Toolkit Two: Challenging What We Know

Toolkit Two: Challenging What We Know



Current social-ecological trajectories paint an alarming picture while changemakers, a hopeful breed, refuse to give up and are working hard to change things. Yet, there’s often a sense that despite all efforts, larger forces continue to drive us in directions that aren’t helpful. How can we really get ourselves onto a different track? 

It’s not news to anyone that we first have to imagine it. But are we imagining transformations deeply and widely and audaciously enough? If not, what’s holding us back?

In this toolkit, we’ll examine the question of what we know – or think we know – and how this can impede imagination. We’ll begin to explore the immense topic of mental models, how they drive us, how we can examine them, and how we can change them. Here, we can only make a start. But until we make a start, our thinking will continue to be automatic, mostly invisible to us, and unlikely to imagine the futures we need.

Acknowledgements: This toolkit was created by the Interaktiv kapacitetsutveckling för systeminnovation i utvecklingssamarbete/Interactive capacity development for system innovation in development co-operation​ (IXUS) collaboration, supported by a grant from Sida, and building upon thought leadership in a number of changemaker programmes from the Stockholm Resilience Centre, University of Cape Town, Adapt, Southern Africa Food Labs, University of Waterloo, and University of Victoria.

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Chapter 1

Interrogating our thinking

A core skill of changemakers is to be aware of and to interrogate their own thinking. In this chapter, we’ll explore two topics of immediate relevance:

  1. Mental models. We are in thrall to our mental models, which tend to stay beneath the surface, nudging us without our awareness. We’ve all heard that the first step to recovery is awareness. So, how can we become aware of our mental models? It’s hard enough to spot others’ mental models, much less our own. Here are just a few of the many resources that can help.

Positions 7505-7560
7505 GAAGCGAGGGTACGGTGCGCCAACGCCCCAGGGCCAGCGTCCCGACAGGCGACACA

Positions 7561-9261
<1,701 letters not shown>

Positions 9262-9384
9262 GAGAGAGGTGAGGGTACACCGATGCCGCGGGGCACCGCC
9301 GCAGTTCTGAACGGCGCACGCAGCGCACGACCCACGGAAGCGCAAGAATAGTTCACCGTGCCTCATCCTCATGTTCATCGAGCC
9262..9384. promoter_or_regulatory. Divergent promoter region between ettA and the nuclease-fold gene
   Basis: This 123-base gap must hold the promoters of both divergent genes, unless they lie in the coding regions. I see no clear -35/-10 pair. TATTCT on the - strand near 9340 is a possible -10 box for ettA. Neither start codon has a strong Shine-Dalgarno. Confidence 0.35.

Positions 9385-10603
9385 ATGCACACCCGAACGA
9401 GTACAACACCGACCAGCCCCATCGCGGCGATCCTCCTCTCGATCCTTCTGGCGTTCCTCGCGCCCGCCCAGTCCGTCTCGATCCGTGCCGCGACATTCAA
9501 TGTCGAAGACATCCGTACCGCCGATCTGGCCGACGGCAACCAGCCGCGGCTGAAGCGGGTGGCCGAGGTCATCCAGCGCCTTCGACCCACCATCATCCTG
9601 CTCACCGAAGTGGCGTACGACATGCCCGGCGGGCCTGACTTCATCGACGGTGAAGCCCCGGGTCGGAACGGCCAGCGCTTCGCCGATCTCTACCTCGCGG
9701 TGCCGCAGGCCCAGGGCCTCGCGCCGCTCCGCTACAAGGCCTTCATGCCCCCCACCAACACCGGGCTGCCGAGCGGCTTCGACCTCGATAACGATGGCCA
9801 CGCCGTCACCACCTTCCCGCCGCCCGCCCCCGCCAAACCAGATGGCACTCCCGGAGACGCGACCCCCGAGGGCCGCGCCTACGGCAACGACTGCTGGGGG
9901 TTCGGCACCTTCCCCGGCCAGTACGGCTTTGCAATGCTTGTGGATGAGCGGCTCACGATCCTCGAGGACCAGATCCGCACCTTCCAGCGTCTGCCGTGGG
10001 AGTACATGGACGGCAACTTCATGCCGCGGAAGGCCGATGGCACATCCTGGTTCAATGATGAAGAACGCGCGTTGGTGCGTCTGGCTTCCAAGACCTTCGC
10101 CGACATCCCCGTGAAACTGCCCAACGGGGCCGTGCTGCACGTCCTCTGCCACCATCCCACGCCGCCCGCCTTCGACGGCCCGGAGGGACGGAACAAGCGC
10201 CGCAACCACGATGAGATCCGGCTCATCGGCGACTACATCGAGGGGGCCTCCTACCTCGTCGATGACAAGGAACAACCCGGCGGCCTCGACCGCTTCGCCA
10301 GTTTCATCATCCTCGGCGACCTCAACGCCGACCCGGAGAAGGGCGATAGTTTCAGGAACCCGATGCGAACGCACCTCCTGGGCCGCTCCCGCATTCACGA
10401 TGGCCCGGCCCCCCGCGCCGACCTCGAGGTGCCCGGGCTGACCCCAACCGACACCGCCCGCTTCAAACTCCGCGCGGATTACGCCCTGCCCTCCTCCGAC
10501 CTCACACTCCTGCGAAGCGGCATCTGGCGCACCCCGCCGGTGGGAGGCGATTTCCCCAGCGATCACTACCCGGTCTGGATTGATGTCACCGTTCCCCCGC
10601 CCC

2. Stories we tell ourselves. We tell ourselves (and each other) stories about nearly everything that happens to us or that we interact with. Like mental models, we’re often not even consciously aware of them. Certain stories float through our culture and conversations with such pervasiveness that we may not even think to question them. Here, we examine – and challenge – some very common ones for changemakers.
Section 1: Mental models

Different mental models that we have

7 resources

Section 2: Stories we tell ourselves

Chapter 2

Changing our thinking

Now that we understand how fallible our thinking can be, how can we change it when we discover mental models that no longer serve? For this chapter, we’ve collected some examples and tools from others who are making real attempts to change thinking. There are five sections: 1. Reimagining economics. We are so embedded within a global capitalist system of economics that we can find it hard to imagine anything else – except, perhaps, in limited domains or geographies. Let’s explore some ideas about how we can challenge and spur imaginative thinking on economics. 2. Using lenses. Using diverse lenses is critical for changemakers, to be able to see and understand the system and its dynamics as fully as possible. Here are some useful resources for helping us to use different lenses. 3. Decolonising development. In addition to all its terrible consequences in the real world, colonisation is a vector of beliefs and ideas that have pervaded our cultural waters for centuries. The development sector is not exempt. How can we decolonise the work? This is a growing area of discussion and activity. Here, we offer just a few explorations. 4. Paradox. Life is full of paradoxes – especially life in complex adaptive systems. How can we deal with them? ‘Dealing’ with a paradox is, itself, a paradox, since paradoxes, by nature, cannot be resolved or made to go away. But there are some ideas and examples that we can learn from. 5. Finite and infinite games. In his short, philosophical book, "Finite and Infinite Games", James Carse proposes a paradigm for thinking about life and our part in it – and this idea is very relevant and useful to changemakers.

Section 1: Reimagining economics

5 resources

Section 2: Using lenses

5 resources

Section 3: Decolonising development

7 resources

Section 4: Paradox

4 resources

Section 5: Finite and infinite games

4 resources